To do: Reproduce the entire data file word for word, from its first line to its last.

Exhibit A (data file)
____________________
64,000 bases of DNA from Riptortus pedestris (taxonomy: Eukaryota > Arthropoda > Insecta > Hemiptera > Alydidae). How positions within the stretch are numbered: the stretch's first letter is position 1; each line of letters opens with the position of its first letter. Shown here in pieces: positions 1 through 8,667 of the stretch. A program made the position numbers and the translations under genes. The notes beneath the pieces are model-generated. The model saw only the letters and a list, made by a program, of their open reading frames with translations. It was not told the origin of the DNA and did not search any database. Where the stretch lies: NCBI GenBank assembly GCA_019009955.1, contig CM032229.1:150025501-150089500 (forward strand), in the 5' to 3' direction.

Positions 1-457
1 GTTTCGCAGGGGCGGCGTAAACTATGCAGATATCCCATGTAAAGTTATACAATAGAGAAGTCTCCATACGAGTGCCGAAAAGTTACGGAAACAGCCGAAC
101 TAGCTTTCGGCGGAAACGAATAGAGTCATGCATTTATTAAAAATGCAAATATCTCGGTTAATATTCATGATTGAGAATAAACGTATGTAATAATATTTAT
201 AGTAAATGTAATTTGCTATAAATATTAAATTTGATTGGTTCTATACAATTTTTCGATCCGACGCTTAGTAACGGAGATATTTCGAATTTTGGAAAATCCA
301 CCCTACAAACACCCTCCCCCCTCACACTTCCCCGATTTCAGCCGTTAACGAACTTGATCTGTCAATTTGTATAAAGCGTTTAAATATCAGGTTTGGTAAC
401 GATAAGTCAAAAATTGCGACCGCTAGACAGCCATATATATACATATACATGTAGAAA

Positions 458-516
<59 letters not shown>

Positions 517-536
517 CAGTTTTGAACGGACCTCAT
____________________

64,000 bases of DNA from Riptortus pedestris (taxonomy: Eukaryota > Arthropoda > Insecta > Hemiptera > Alydidae). How positions within the stretch are numbered: the stretch's first letter is position 1; each line of letters opens with the position of its first letter. Shown here in pieces: positions 1 through 8,667 of the stretch. A program made the position numbers and the translations under genes. The notes beneath the pieces are model-generated. The model saw only the letters and a list, made by a program, of their open reading frames with translations. It was not told the origin of the DNA and did not search any database. Where the stretch lies: NCBI GenBank assembly GCA_019009955.1, contig CM032229.1:150025501-150089500 (forward strand), in the 5' to 3' direction.

Positions 1-457
1 GTTTCGCAGGGGCGGCGTAAACTATGCAGATATCCCATGTAAAGTTATACAATAGAGAAGTCTCCATACGAGTGCCGAAAAGTTACGGAAACAGCCGAAC
101 TAGCTTTCGGCGGAAACGAATAGAGTCATGCATTTATTAAAAATGCAAATATCTCGGTTAATATTCATGATTGAGAATAAACGTATGTAATAATATTTAT
201 AGTAAATGTAATTTGCTATAAATATTAAATTTGATTGGTTCTATACAATTTTTCGATCCGACGCTTAGTAACGGAGATATTTCGAATTTTGGAAAATCCA
301 CCCTACAAACACCCTCCCCCCTCACACTTCCCCGATTTCAGCCGTTAACGAACTTGATCTGTCAATTTGTATAAAGCGTTTAAATATCAGGTTTGGTAAC
401 GATAAGTCAAAAATTGCGACCGCTAGACAGCCATATATATACATATACATGTAGAAA

Positions 458-516
<59 letters not shown>

Positions 517-536
517 CAGTTTTGAACGGACCTCAT